Microsoft and Amazon, the two most valuable companies in the world, are already competing for supremacy in cloud computing. Now Microsoft has its sights set on battling Amazon in the lucrative health care market as well.

Microsoft announced a partnership with Walgreens Boots Alliance on Tuesday. As part of the deal, Microsoft will become Walgreen’s new cloud provider. The two said they will also work on solutions to lower health care costs.

Walgreens will open up 12 “digital health corners” in stores that will sell health care-related gadgets.

The two companies said the partnership will help Walgreens gain personalized data about their customers’ health, which will allow pharmacists to give better, customized nutrition and wellness solutions.

The Microsoft-Walgreens joint venture appears to be a clear move by the two companies to try and counter Amazon’s growing clout in health care.

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Last year, Amazon bought online pharmacy PillPack. It also announced a partnership with Warren Buffett’s Berkshire Hathaway and banking giant JPMorgan Chase to create a new health care company that they touted would be “free from profit-making incentives and constraints.”

Experts expect more deals like this in the future since nobody in Silicon Valley will want to let Amazon get a big head start on health care.

“Tech companies can either sit back and wait to see if Amazon messes up in health care or they can get involved now,” said Don Townswick, director of equities portfolio management at Conning.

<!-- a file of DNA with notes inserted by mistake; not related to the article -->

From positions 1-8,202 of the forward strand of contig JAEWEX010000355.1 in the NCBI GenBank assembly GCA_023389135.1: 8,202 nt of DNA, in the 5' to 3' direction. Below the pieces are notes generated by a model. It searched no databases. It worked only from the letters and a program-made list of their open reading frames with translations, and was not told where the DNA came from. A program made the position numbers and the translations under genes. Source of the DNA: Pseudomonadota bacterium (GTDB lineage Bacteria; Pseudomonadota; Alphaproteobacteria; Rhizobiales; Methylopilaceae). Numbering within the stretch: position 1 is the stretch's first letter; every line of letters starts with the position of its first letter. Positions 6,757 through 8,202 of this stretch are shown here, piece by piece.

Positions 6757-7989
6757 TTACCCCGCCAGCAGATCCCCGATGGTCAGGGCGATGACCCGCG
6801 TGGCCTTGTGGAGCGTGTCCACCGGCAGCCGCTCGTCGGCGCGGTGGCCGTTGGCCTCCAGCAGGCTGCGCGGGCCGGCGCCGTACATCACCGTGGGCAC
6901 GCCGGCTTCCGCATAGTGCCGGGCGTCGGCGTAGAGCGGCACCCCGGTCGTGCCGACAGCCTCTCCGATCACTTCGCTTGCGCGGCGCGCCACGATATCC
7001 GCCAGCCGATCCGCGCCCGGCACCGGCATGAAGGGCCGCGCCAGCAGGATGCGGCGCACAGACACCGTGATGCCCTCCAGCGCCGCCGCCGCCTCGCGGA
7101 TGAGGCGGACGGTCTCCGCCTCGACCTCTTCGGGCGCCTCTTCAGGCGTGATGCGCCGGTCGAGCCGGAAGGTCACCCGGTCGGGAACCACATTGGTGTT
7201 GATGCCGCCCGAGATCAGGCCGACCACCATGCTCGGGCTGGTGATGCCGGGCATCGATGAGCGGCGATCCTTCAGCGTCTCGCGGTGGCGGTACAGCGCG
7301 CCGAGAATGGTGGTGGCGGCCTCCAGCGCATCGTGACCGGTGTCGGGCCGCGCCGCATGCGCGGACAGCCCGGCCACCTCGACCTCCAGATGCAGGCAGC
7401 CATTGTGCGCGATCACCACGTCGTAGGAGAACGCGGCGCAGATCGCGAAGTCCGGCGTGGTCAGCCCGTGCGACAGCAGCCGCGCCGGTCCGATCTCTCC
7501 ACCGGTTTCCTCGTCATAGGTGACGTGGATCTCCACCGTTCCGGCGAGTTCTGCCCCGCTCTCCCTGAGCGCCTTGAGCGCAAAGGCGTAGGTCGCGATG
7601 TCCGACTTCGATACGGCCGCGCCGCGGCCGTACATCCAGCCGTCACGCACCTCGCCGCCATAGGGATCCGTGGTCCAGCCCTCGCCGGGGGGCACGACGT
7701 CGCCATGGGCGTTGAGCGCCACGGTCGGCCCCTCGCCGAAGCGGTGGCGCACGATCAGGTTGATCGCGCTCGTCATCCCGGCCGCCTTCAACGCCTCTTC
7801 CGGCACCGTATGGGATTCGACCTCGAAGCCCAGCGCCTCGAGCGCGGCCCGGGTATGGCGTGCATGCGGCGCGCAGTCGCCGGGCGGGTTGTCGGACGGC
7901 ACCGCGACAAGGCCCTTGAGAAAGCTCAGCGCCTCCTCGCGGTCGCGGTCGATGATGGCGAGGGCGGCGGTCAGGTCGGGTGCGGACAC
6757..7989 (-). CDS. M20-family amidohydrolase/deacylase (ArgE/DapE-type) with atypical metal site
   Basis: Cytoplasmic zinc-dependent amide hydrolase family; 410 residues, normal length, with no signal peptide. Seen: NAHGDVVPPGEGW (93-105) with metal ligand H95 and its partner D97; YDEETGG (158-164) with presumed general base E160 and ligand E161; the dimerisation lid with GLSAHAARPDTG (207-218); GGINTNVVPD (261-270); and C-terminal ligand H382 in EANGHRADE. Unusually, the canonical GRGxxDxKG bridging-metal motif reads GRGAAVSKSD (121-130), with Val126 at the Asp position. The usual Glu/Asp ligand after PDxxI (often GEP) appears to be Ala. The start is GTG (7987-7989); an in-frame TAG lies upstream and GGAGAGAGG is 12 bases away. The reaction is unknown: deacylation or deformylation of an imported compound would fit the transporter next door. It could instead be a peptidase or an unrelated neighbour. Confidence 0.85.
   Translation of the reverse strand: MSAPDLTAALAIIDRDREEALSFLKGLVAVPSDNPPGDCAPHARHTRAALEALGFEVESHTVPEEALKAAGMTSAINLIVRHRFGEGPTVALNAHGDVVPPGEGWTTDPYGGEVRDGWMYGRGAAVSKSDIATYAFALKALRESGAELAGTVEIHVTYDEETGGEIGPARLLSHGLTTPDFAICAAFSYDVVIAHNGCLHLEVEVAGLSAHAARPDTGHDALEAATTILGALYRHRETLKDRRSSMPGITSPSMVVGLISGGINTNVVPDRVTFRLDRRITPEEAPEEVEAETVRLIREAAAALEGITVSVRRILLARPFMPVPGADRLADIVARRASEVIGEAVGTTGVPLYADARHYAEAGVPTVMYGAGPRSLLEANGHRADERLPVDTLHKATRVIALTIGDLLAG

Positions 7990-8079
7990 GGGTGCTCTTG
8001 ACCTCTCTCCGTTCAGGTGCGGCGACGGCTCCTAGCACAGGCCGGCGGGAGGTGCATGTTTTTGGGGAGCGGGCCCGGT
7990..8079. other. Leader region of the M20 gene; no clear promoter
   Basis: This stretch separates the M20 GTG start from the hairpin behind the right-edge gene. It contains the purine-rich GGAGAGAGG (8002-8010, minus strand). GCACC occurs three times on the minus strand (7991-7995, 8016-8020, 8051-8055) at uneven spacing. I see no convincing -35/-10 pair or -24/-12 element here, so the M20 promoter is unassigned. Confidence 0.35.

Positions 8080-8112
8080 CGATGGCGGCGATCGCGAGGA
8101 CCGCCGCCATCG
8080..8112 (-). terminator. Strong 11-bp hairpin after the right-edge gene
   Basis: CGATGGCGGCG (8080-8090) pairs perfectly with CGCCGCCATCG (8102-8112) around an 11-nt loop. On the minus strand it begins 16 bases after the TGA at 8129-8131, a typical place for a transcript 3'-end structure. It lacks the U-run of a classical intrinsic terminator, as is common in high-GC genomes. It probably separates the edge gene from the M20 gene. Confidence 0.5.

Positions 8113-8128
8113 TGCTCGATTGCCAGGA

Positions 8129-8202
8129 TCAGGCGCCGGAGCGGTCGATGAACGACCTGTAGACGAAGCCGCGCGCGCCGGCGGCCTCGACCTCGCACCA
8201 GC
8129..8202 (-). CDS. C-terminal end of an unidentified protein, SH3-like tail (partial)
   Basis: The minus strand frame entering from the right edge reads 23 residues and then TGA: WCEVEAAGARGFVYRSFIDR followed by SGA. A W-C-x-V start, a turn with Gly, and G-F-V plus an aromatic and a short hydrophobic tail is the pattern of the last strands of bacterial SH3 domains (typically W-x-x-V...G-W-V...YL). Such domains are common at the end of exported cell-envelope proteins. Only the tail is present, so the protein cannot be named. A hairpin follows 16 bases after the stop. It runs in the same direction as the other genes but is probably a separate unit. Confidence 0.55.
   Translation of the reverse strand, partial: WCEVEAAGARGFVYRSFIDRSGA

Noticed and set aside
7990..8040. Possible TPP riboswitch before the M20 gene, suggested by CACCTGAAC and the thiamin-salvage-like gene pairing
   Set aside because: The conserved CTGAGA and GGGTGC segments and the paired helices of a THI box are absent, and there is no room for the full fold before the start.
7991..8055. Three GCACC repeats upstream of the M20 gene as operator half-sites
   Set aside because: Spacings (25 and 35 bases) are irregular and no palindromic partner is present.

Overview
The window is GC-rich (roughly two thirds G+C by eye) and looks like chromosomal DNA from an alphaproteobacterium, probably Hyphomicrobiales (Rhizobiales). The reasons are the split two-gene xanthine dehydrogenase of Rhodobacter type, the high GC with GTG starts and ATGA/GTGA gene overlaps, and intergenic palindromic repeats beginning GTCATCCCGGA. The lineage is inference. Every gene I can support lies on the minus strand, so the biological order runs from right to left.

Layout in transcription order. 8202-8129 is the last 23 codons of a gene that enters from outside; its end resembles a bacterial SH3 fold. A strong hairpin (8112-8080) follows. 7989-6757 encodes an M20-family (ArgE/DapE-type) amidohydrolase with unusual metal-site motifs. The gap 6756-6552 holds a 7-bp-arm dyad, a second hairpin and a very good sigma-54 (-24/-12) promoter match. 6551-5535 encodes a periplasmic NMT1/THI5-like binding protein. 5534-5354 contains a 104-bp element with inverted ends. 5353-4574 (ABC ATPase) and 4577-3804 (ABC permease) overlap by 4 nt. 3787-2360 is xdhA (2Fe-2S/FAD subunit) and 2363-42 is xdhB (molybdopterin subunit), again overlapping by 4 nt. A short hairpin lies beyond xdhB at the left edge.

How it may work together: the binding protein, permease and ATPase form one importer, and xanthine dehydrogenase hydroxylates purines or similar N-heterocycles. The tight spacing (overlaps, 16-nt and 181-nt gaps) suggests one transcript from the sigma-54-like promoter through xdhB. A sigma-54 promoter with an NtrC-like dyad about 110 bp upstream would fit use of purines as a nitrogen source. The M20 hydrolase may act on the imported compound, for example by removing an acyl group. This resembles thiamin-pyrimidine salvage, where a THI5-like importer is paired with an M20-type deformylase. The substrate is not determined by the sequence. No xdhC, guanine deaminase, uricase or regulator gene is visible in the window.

Microsoft CEO Satya Nadella said the Walgreens partnership will help it work on some of the trickiest issues in healthcare.

“Improving health outcomes while lowering the cost of care is a complex challenge that requires broad collaboration and strong partnership between the health care and tech industries,” Nadella said.

Walgreens Boots CEO Stefano Pessina hinted at how the deal could help make the health care experience in general more efficient, from going to a doctor to getting insurers to pay for prescription drugs. Pessina said Walgreens “will work with Microsoft to harness the information that exists between payors and health care providers.”

The Microsoft-Walgreens alliance also comes at a time of rapid change in the overall health care industry as drug makers seek new growth opportunities and health care providers team up to try and manage costs.

Two blockbuster drug mergers have already been announced this year, with Bristol-Myers Squibb (BMY) buying biotech Celgene (CELG) and Eli Lilly (LLY) scooping up cancer drug specialist Loxo Oncology (LOXO).

Walgreen rival CVS (CVS) closed its megadeal for insurer Aetna last year, while Aetna competitor Cigna (CI) has merged with pharmacy benefits management company Express Scripts.

There were also rumors last year that Walmart (WMT) might want to buy insurer Humana (HUM).

Speculation about a Walmart deal for an insurer could heat up again. Walmart and CVS announced Tuesday that Walmart was leaving the CVS network for commercial and Medicaid prescription drug plans following a disagreement over pricing.